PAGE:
It is not unusual for patients undergoing cancer treatment to experience fatigue. Cancer fatigue is a persistent mental, physical and emotional fatigue that can seriously impact a patient’s quality of life. Unlike the fatigue of daily life, cancer fatigue doesn’t go away with rest and it doesn’t typically resolve quickly. So what can you do to reduce cancer-related fatigue? Read the full article to learn.
Each year during the month of May, we join women from across the country in celebrating National Women’s Health Week. This year, National Women’s Health Week is from May 14 - 20. The observance is an opportunity to empower women to make their health and wellness a priority and encourage them to take steps toward improvement. In addition to staying active, maintaining a healthy weight, and undergoing routine medical check-ups, I believe it is important for women to learn all they can about breast and gynecologic (female reproductive) cancer including screening recommendations, signs, symptoms and risk factors.
A recent New York Times article highlighted the use of Stereotactic Body Radiation Therapy, or SBRT, for the treatment of prostate cancer. Although the use of SBRT for prostate cancer treatment has risen significantly in recent years, the article called into question the wisdom of using the high dose radiation delivery system near the delicate structures surrounding the prostate gland, touting a lack of solid evidence proving its effectiveness. Understandably, the article generated questions and concerns from a number of our patients and I feel it is important to address the issue.
Almost all of us have discovered a lump or bump on our bodies at one time or another. In the majority of cases, these growths are not cancerous and pose no reason for concern – but that still doesn’t mean you should ignore them. Even trained physicians like myself don’t rely on visual examination to identify every lump, and I certainly don’t recommend patients self-diagnose. While not every lump or bump is cancer, I always advise patients to err on the side of caution.
For years, the health community has been waging a debate on the connection between soy and cancer. Now a new study published this month in the journal Cancer indicates that soy appears to not only be safe for women with breast cancer –it may even be beneficial.
A recent analysis published by the American Cancer Society revealed colorectal cancer diagnoses and death rates have decreased for those 50 and older in recent years, while colon cancer rates are on the rise in younger adults. The retrospective study found that colon cancer diagnosis in adults over 50 fell 32 percent since 2000, and death rates dropped 34 percent during the same period. I believe the reduction in colorectal cancer rates can be credited to a vigorous screening protocol. Unfortunately, the falling number of colon cancer cases in older adults is in sharp contrast to those of younger Americans who have seen a 1 to 3 percent annual rise in the incidence of colorectal cancer over the past several decades.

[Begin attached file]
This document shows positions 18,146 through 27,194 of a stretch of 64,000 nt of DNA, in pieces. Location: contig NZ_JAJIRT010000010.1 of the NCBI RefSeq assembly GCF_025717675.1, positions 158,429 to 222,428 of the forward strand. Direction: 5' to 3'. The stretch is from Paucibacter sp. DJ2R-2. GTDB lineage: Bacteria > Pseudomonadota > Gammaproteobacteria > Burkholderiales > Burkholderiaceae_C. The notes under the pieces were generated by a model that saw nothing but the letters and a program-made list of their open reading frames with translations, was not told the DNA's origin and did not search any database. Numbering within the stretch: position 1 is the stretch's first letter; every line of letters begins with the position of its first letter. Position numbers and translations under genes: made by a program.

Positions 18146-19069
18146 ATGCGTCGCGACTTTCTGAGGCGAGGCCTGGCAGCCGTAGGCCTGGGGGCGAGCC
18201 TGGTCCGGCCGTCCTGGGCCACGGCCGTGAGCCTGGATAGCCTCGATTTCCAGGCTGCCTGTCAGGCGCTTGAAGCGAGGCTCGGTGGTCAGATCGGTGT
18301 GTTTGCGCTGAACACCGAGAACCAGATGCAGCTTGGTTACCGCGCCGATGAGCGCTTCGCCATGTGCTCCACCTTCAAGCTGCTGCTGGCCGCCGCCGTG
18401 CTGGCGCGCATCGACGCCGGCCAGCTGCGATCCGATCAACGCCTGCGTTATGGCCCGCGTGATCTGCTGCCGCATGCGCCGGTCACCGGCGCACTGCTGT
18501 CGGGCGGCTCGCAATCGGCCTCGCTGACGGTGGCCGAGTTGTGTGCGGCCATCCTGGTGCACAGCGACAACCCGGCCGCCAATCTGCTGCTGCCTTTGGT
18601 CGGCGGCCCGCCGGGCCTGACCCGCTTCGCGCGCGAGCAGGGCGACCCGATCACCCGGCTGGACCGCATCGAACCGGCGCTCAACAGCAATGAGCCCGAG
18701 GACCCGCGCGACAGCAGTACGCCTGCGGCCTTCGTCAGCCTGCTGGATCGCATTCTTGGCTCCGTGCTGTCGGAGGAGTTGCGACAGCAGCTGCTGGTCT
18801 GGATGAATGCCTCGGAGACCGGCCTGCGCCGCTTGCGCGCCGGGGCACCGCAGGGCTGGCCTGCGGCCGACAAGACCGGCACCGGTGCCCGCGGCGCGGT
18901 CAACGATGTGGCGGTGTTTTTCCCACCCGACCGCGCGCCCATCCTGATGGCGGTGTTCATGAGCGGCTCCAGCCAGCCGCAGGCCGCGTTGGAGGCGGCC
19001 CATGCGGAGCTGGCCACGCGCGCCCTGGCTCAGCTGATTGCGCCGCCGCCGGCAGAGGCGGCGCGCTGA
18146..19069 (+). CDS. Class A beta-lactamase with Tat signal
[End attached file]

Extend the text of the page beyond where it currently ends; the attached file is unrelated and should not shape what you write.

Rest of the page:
In the United States, 1 in every 2 men will develop cancer at some point in their lifetime. For women, this number is 1 in 3. In the past this difference was attributed to male's industrial work environments and the fact that more men smoked cigarettes. However, as more women entered the workforce and began to smoke, the cancer diagnosis rates did not change. Recently, a team of researchers from Harvard and MIT discovered a genetic difference between the genders that may be the cause of this difference.
February is National Cancer Prevention Month - a great time to take a look at ways to lower your cancer risk. Of course, eating a well-balanced diet, exercising, and not smoking are great cancer prevention tools. But vaccines also play an important role in cancer prevention. HPV vaccines prevent against HPV-related cancers, including cervical cancer. There are three effective, well-tolerated HPV vaccines available today. Unfortunately, the vaccination compliance rate for HPV is extremely low when compared to other vaccines. Steps must be taken to increase the number of teens getting vaccinated.
The use of proton beam therapy is expanding to include a diverse range of tumor sites, thanks to emerging research revealing the effectiveness of this advanced radiation treatment modality. Originally used in the treatment of prostate, brain, and pediatric tumors, we are seeing more and more types of tumors being treated with proton therapy. This is due to its ability to precisely deliver large amounts of cancer-fighting radiation directly to tumor sites while producing minimal side effects and reducing exposure to surrounding organs.
After years of consistent decline, the incidence of metastatic prostate cancer is now on the rise. A number of cancer experts, including myself and the other physicians at Ackerman Cancer Center, suspect the increase is likely due to changes in PSA screening recommendations that have come about in recent years.